- Axis II: personality disorders; developmental disabilities
- Axis III: physical medical conditions, especially if relevant to mental state
- Axis IV: "psychosocial stressors," or life circumstances affecting mental state, such as homelessness, job loss, divorce.
- Axis V: "Global Assessment of Functioning," sometimes abbreviated GAF. A number between 1-100 that is intended to describe a person's overall "functioning," with 100 being best and 1 being worst. Here is a detailed GAF chart (PDF) with more information.
ICD-10: International Statistical Classification of Diseases and Related Health Problems, 10th edition. An international diagnostic manual published by the World Health Organization.
NOS: Not Otherwise Specified
Drugs and alcohol
AOD: alcohol and other drugs
MMJ: medical marijuana
MMT: methadone maintanence therapy, methadone maintanence treatment
SA: substance abuse
W/D, WD: withdrawals
These can differ by state or area. Specific locations are indicated where necessary.
5150: involuntary 72-hour hold in California
5250: involuntary 14-day hold in California
5270: involuntary 30-day hold in California
Baker Act: Florida law on involuntary commitment/72-hour hold
conservatorship: a legal status that gives another person (the conservator) the power to make legal, medical and/or financial
decisions for a person considered "gravely disabled" or unable to care for themselves.
grave disability: specific legal definitions vary by state, but generally means a person is considered unable to care for themselves. This is the basis for conservatorship, and can also be used to justify an involuntary hold even if someone is not going to actively harm themselves or others. Sometimes applied when a person is not eating.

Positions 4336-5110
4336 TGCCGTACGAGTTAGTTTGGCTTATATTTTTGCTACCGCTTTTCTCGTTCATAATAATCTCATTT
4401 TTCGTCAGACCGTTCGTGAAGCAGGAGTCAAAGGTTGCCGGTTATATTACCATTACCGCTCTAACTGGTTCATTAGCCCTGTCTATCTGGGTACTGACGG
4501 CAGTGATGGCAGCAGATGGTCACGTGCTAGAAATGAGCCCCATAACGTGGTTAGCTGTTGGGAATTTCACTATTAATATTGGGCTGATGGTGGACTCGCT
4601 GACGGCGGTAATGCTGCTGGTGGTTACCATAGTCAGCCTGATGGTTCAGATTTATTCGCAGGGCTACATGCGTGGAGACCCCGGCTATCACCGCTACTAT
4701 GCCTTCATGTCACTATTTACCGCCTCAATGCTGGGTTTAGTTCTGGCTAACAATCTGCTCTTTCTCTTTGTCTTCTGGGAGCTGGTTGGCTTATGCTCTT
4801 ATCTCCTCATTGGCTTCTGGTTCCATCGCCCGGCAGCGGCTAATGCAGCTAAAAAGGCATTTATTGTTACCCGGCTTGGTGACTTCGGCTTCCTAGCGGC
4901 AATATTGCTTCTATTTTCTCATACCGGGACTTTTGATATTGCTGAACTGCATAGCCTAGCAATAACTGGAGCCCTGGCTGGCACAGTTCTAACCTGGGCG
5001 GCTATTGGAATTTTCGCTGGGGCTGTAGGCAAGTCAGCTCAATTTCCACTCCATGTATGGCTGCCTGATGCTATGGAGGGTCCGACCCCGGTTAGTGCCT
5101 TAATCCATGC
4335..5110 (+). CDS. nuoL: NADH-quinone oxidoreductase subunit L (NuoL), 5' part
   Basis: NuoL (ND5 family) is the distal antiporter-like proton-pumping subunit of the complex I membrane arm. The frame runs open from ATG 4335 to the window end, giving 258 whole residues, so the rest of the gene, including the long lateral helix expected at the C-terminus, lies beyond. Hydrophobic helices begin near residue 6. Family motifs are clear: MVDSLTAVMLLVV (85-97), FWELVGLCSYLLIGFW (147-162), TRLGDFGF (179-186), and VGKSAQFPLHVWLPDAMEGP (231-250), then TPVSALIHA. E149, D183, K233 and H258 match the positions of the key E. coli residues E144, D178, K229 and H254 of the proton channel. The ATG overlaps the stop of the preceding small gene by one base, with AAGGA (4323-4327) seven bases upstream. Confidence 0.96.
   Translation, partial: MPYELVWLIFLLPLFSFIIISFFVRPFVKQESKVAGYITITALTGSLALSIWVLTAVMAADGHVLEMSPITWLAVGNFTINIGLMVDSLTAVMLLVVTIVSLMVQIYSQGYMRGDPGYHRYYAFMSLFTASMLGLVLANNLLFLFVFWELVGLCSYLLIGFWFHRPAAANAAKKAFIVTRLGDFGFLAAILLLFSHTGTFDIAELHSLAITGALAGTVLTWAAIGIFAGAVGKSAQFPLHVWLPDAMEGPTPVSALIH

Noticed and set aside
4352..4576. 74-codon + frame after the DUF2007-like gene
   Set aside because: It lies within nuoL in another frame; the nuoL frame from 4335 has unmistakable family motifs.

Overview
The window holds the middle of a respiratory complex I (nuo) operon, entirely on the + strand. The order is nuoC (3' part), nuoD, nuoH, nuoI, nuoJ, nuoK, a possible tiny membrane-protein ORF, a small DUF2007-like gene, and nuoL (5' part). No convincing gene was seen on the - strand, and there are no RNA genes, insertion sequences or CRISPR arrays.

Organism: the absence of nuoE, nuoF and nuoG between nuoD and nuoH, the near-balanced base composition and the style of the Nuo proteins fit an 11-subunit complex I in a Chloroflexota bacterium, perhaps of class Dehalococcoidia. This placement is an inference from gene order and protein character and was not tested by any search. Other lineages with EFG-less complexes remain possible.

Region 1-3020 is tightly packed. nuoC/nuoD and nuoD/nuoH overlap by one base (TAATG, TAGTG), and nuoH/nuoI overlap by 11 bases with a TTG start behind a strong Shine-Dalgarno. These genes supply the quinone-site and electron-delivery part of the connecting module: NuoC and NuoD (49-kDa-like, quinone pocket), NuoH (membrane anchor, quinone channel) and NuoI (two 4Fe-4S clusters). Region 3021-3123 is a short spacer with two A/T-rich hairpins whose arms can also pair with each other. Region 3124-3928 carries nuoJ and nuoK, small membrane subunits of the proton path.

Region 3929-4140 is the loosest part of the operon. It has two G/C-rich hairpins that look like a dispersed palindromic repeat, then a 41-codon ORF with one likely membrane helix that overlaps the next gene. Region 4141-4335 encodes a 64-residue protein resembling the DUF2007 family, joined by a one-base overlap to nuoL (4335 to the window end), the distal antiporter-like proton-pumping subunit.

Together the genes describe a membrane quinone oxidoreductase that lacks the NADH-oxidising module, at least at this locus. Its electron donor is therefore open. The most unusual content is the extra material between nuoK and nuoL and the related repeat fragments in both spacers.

LPS: Lanterman-Petris-Short act in California, a law that regulates involuntary commitment and conservatorship.
T-Con: informal abbreviation for "temporary conservatorship."
BID: twice a day
IM: intramuscular, into the muscle (usually describes an injection-- for example, "IM lorazepam" is lorazepam injected into a muscle)
QAM: every morning
PRN: as needed
People and certifications
ASW: Associate Clinical Social Worker
CNA: certified nursing assistant
LCSW: Licensed Clinical Social Worker
LVN: licensed vocational nurse
LPCC: Licensed Professional Clinical Counselor
LPN: licensed practical nurse
LPT: Licensed Psychiatric Technician
MD: medical doctor
MFT: Marriage and Family Therapist
MFTi: Marriage and Family Therapist intern
MSW: master's degree in social work
NP: Nurse Practitioner
Psy.D: doctorate degree in psychology
RN: registered nurse
AH: auditory hallucinations (hearing voices or other sounds that other people don't hear). Also sometimes written as "audio hallucinations."
BFRB: body-focused repetitive behavior, such as picking at skin or pulling hair out
CAH: command auditory hallucinations (hearing voices that tell you to do something)
HI: homicidal ideation (thoughts of killing another person)
SI: suicidal ideation (thoughts of killing yourself) (also sometimes stands for self-injury)
S/I: self-injury (also sometimes written SI, without slash). Also sometimes called NSSI (non-suicidal self-injury), SIB, SIBs (self-injurous behavior/s), or S/H, SH (self-harm).
VH: visual hallucinations (seeing things that other people don't see)
ABA: Applied Behavior Analysis
CBT: Cognitive Behavioral Therapy
DBT: Dialectical Behavioral Therapy
DBS: Deep Brain Stimulation
ECT: Electroconvulsive Therapy (formerly called electroshock)